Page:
What term is used to describe how text and images appear on a page? ›

What term is used to describe how text and images appear on a page? Layout.

When the name of a company institution or product is given a distinctive graphic treatment it is known as a? ›

Terms in this set (16) What celebrated nineteenth-century artist created posters for the cabarets and dance halls of Paris? Henri de Toulouse-Lautrec. When the name of a company, institution, or product is given a distinctive graphic treatment, it is known as a ________. logotype.

What is history of photography class? ›

This course explores aesthetic, social, and technical developments of photography from its invention in early 19th century Europe to its present-day global practices.

When did photography begin in history? ›

Photography was invented in 1822 when the first photograph was taken by Joseph Nicéphore Niépce (pronounced “nyeps”). Unfortunately, the first examples of Niépce's work have been lost to history, but he still holds the title for the oldest surviving photograph, taken in 1826.

Who first invented photography? ›


What is the timeline of photography? ›

The History of Photography Timeline
4th Century BCAristotle describes the camera obscura
1925Leica releases the first small-format camera with 35mm film
1936Invention of color film (Kodak: Kodachrome, Agfa: Agfacolor)
1948The first Polaroid camera delivers instant images using quick developing process
9 more rows

How is a photograph made? ›

A photograph (also known as a photo, image, or picture) is an image created by light falling on a photosensitive surface, usually photographic film or an electronic image sensor, such as a CCD or a CMOS chip.

What was the impact of the photograph? ›

The Impact of Early Photography

The concept of privacy was greatly altered as cameras were used to record most areas of human life. The ubiquitous presence of photographic machinery eventually changed humankind's sense of what was suitable for observation.

Who first used the word photography? ›

The word “photography” literally means “drawing with light”. The word was supposedly first coined by the British scientist Sir John Herschel in 1839 from the Greek words phos, (genitive: phōtós) meaning “light”, and graphê meaning “drawing or writing”.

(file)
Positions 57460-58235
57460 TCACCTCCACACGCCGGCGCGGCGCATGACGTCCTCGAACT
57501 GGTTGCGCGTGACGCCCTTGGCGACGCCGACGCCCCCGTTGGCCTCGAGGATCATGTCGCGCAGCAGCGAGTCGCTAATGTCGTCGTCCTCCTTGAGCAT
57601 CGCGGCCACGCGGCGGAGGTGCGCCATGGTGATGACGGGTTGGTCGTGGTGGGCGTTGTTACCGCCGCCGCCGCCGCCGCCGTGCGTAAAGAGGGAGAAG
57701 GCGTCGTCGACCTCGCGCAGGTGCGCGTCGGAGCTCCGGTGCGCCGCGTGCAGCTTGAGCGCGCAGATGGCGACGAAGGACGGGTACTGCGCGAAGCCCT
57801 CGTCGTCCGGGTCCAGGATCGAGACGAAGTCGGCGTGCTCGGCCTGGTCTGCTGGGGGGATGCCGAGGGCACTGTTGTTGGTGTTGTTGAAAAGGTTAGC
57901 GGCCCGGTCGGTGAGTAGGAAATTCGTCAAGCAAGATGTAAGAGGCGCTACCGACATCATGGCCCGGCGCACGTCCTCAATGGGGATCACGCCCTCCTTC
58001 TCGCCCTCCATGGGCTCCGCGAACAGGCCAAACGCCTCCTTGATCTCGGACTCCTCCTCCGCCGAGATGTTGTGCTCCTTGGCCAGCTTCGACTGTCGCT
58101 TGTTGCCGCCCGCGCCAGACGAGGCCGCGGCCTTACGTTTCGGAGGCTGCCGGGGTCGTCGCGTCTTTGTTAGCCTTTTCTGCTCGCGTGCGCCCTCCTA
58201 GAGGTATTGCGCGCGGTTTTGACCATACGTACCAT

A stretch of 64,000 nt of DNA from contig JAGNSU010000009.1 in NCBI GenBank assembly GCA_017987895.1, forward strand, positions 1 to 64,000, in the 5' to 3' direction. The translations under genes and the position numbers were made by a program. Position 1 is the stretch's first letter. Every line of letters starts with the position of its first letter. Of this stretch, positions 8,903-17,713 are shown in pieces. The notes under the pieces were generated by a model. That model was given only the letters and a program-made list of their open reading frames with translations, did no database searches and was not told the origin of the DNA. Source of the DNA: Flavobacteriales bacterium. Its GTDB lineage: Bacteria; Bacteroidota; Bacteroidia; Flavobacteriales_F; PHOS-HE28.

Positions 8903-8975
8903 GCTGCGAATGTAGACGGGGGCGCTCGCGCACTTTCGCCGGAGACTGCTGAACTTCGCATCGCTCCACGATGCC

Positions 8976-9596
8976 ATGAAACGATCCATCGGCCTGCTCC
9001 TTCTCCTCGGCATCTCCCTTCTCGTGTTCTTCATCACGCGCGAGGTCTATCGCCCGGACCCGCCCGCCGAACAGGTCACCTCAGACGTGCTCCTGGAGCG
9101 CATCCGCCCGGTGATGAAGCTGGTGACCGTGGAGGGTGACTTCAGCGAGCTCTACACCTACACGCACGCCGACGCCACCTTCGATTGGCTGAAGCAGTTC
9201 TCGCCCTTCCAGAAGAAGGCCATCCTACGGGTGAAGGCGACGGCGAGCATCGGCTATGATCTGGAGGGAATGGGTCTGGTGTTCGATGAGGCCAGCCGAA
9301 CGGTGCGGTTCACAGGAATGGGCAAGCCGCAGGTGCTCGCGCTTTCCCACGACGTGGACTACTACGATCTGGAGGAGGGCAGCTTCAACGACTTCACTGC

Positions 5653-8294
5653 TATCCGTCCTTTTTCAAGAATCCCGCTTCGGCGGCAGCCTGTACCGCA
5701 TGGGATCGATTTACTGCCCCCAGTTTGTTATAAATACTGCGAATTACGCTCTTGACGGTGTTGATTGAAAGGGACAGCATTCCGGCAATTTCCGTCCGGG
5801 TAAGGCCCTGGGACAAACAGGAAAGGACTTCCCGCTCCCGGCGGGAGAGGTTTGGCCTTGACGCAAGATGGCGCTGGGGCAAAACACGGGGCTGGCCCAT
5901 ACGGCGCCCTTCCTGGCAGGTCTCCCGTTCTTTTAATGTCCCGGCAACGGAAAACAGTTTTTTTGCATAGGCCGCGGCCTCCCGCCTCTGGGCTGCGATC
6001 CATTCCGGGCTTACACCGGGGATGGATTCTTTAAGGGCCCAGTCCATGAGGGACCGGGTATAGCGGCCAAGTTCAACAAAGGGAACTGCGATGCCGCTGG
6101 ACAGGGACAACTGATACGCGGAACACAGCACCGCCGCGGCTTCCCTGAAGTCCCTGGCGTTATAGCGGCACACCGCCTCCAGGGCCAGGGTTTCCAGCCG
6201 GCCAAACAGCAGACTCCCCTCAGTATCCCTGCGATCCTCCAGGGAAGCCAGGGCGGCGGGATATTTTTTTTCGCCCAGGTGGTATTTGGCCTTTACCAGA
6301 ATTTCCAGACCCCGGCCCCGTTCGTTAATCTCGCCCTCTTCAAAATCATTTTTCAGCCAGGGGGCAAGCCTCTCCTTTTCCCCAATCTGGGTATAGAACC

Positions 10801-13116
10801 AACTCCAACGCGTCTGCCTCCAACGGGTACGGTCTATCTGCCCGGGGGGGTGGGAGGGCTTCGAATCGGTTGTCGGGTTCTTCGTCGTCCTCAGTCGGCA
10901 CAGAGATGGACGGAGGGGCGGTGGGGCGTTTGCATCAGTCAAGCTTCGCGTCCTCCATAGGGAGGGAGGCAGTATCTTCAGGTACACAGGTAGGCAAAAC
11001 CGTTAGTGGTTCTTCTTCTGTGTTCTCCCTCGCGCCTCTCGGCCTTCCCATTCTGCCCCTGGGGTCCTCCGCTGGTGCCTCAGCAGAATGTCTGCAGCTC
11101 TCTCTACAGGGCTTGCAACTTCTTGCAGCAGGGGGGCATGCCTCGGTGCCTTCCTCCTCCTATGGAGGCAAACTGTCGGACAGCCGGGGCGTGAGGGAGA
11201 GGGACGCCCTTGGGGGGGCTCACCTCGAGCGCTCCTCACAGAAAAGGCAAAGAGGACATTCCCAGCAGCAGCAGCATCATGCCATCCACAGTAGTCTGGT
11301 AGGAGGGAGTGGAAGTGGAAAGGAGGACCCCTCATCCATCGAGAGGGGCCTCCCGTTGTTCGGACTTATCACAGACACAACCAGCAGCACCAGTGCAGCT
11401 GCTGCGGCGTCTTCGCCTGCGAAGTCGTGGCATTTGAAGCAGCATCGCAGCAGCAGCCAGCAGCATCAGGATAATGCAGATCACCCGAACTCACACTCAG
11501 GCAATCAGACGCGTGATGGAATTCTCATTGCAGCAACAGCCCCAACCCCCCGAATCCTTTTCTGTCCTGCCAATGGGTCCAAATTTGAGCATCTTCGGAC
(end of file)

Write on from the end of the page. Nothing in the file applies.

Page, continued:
What does the word photography? ›

The word Photography literally means 'drawing with light', which derives from the Greek photo, meaning light and graph, meaning to draw. Photography is the process of recording an image – a photograph – on lightsensitive film or, in the case of digital photography, via a digital electronic or magnetic memory.

What is the principles of photography? ›

There are 7 principles of Photography i.e. Pattern, Balance, Negative Space, Grouping, Closure, Colour and Light/Shadow. By applying these 7 principles, Photographers can create a complete image in the foundation of art theory. Patterns makes sense of the visual world through regularity.

Is photography an art? ›

Is Photography a Visual Art? As a relatively new medium, photography is not one of the traditional seven forms of art but it is included in the broader definition of the visual arts. Within the visual arts, photography can be categorized as either fine art or commercial art.

How did photography impact society? ›

Photos were taken hundreds of years ago can spread information about how people lived, what nature was like, what people did and what the world around them looked like. Therefore, many people can confidently assert that photography is the most important invention since the printing press.

How did photography change the world? ›

Photography changed our vision of the world by providing more access to more images drawn from more places and times in the world than ever before. Photography enabled images to be copied and mass-distributed. The media-sphere was burgeoning.


1. The National Science and Media Museum Kodak Gallery - an introduction for schools | #STEM
(Science Museum Group Learning)
2. Welcome back to the National Science and Media Museum
(National Science and Media Museum)
3. Audiovisual Cultures 11 - National Science and Media Museum
(pea blair)
4. Louis Le Prince: The Tragic Story of the Father of Film
(Yorkshire's Hidden History)
5. The Lives of Great Photographers: Gallery Debate 2011
(National Science and Media Museum)
6. National Science and Media Museum | Wikipedia audio article
(wikipedia tts)